Just before the holidays, Kenneth Casey’s young granddaughter accidentally slammed the tip of her finger in a car door. Not surprisingly, she reacted quite strongly. Casey, a long-time pain researcher at the University of Michigan, had a look and saw there was little damage; he repeatedly reassured her that though it would hurt, she’d be OK. Very soon she calmed down. “It was amazing,” says Casey of the change in her mood.
Pain encompasses multiple components–sensory, cognitive, and emotional. The intensity of one’s pain experience stems not only from the inner workings of biological pathways, but also from one’s emotional state, expectations, and previous experiences. From nociception to transmission, the brain is the ultimate interpreter and modulator of the pain experience. Therefore, it’s not surprising that researchers believed they’d found, in brain-imaging technologies, the ultimate tool to decipher the neural correlates of pain. Positron emission tomography in the 1980s, and later functional magnetic resonance imaging (fMRI) in the 1990s, promised to elucidate and greatly expand the intricacies of pain perception where electrophysiological recordings and lesion studies had fallen short.
Imaging has proved a boon for pain research, especially the easily accessible, noninvasive technology of fMRI. Nevertheless, the clinical models for pain have a limitation. Progress has been made in finding brain areas correlating to experimental pain experiences, which has provided hints about acute pain. Chronic pain has proven a greater challenge. It’s not clear how informative experimental acute pain models–popular, laboratory-friendly paradigms that involve brief pain exposures–will be for real-world, everyday pain. Jon-Kar Zubieta, director of the psychiatry division at the University of Michigan’s Depression Center, explains that there’s a significant difference between acute pain, which is a warning signal, and sustained, prolonged, unrelenting pain, which becomes a stressor that can spur more complex reactions, like depression. But some have begun to seek new methods to account for the broader dimensions of the painful experience.
“There’s definitely a well established pattern of brain activity specifically for acute, experimental, painful stimuli,” says Northwestern University associate professor of physiology Apkar Apkarian, a pain and imaging researcher. “The pattern of activity for clinical pain conditions has been studied much less and has been studied much less specifically.” Researchers investigating acute pain employ a bevy of methods for inflicting harmless pain on subjects–everything from saline injections to hot plates to lasers to the extreme cold of ice baths to balloons inflated in the subject’s esophagus. “There are a variety of torture techniques,” quips Stuart Derbyshire, an assistant professor of anesthesiology at the University of Pittsburgh. Typically, the pain is inflicted via, say, a hot plate, and the brain is imaged to reveal areas potentially involved. The hope of such acute pain experience studies is to decipher which parts of the brain are responsible for different pain components.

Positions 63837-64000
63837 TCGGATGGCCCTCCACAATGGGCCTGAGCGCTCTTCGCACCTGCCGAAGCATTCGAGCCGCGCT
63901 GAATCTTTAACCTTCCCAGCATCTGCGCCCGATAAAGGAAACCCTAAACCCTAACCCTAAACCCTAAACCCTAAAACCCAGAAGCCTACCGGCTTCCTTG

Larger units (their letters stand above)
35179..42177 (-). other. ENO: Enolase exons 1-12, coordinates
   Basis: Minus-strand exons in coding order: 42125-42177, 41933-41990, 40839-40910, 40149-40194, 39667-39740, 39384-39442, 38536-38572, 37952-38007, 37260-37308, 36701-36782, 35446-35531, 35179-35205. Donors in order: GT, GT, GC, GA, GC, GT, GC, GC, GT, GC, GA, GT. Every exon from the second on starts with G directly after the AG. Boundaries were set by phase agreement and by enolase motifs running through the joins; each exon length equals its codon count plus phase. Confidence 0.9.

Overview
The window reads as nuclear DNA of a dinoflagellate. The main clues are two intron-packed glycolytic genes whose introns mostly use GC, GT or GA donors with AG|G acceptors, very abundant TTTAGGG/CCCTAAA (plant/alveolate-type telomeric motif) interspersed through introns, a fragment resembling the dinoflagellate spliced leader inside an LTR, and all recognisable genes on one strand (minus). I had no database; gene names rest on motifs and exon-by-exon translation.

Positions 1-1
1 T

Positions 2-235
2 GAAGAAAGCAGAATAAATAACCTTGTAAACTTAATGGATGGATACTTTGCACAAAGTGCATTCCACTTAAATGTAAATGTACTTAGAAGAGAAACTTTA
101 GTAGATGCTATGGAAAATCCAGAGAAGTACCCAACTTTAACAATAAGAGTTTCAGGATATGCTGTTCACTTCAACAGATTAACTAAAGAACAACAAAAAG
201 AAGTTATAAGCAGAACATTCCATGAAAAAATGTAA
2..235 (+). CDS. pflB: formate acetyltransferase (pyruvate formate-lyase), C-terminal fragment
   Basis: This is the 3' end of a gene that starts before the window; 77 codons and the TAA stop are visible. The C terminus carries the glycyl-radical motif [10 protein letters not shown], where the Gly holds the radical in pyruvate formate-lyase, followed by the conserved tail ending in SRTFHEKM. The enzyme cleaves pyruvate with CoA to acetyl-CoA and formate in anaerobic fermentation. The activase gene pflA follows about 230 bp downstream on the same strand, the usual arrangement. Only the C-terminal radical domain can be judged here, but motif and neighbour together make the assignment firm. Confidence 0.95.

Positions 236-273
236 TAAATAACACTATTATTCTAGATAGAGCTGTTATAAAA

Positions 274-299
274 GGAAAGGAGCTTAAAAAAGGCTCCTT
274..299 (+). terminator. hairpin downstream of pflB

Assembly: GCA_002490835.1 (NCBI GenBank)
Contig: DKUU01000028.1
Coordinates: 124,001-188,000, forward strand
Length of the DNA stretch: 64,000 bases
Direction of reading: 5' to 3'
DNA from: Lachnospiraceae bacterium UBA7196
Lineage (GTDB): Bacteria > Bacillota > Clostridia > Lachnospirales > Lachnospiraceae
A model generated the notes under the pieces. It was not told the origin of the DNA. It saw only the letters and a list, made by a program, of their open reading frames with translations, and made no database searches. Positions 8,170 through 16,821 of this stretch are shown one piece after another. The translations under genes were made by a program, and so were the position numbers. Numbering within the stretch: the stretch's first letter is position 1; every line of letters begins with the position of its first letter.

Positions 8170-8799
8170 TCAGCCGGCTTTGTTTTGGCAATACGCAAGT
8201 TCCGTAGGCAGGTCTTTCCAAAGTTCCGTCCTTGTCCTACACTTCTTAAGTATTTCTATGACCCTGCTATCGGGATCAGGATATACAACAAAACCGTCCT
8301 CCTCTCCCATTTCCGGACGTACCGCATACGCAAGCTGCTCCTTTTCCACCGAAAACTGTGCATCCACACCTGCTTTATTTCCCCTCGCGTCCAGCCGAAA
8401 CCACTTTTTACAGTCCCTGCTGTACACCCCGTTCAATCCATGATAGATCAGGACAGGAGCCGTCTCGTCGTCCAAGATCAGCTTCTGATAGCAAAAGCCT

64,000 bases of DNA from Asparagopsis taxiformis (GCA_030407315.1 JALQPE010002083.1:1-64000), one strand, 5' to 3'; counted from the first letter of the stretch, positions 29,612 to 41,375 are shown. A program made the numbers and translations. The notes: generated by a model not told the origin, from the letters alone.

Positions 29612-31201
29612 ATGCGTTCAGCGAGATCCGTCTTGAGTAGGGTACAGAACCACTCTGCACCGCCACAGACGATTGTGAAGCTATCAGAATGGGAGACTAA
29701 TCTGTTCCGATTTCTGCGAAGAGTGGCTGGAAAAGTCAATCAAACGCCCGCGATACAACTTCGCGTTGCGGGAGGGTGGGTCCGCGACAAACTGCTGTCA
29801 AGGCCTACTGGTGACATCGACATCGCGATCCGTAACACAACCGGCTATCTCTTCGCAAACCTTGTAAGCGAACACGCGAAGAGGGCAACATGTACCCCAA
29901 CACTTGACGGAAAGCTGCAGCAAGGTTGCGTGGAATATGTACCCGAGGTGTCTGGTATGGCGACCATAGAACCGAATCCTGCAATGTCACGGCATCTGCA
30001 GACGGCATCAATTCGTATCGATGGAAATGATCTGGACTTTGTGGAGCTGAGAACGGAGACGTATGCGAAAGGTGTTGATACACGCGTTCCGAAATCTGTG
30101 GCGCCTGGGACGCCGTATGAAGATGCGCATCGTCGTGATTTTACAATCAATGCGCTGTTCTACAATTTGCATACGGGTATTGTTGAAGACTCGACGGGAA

Twenty years ago, the thalamus was commonly believed to be necessary and sufficient for the pain experience. Lesions of the thalamus, investigators had observed, sometimes produced spontaneous pain, whereas lesions of, say, the cerebral cortex, rarely seemed to affect pain perception.
But with imaging, researchers discovered that other areas, including the anterior cingulate, the prefrontal cortex, and the parietal cortex, also have roles. “That makes sense from the point of view of pain being a complex experience with an emotional component, a sensory component, cognitive components,” says Derbyshire.
Indeed, there is no actual “seat” of pain processing in the brain. Several areas are activated systematically, none of them alone being sufficient for painful experience.
According to Robert Coghill, an assistant professor of neurobiology at Wake Forest University, functional imaging studies can provide hints about dimensions of pain–such as intensity, location, and unpleasantness–that are likely processed by the same mechanisms involved in the processing of acute pain. “Having an acute, experimental model to explore a very poorly understood system is extremely helpful,” he says.
A host of studies have tried to elucidate the subjective experience of pain and, potentially, clinically relevant pain networks in the process. One of several researchers investigating how expectations can change the experience of pain, Derbyshire recently used the increasingly popular technique of hypnosis to demonstrate significant brain changes in hypnotized subjects (see Approaching Pain’s Layers through Hypnosis). Each was told to expect pain from a hot plate when, in fact, none was presented. Five of eight subjects reported definite pain, even though they were not exposed to an actual hot stimulus. Those subjects had significant changes within the thalamus and anterior cingulate, insula, prefrontal, and parietal cortices.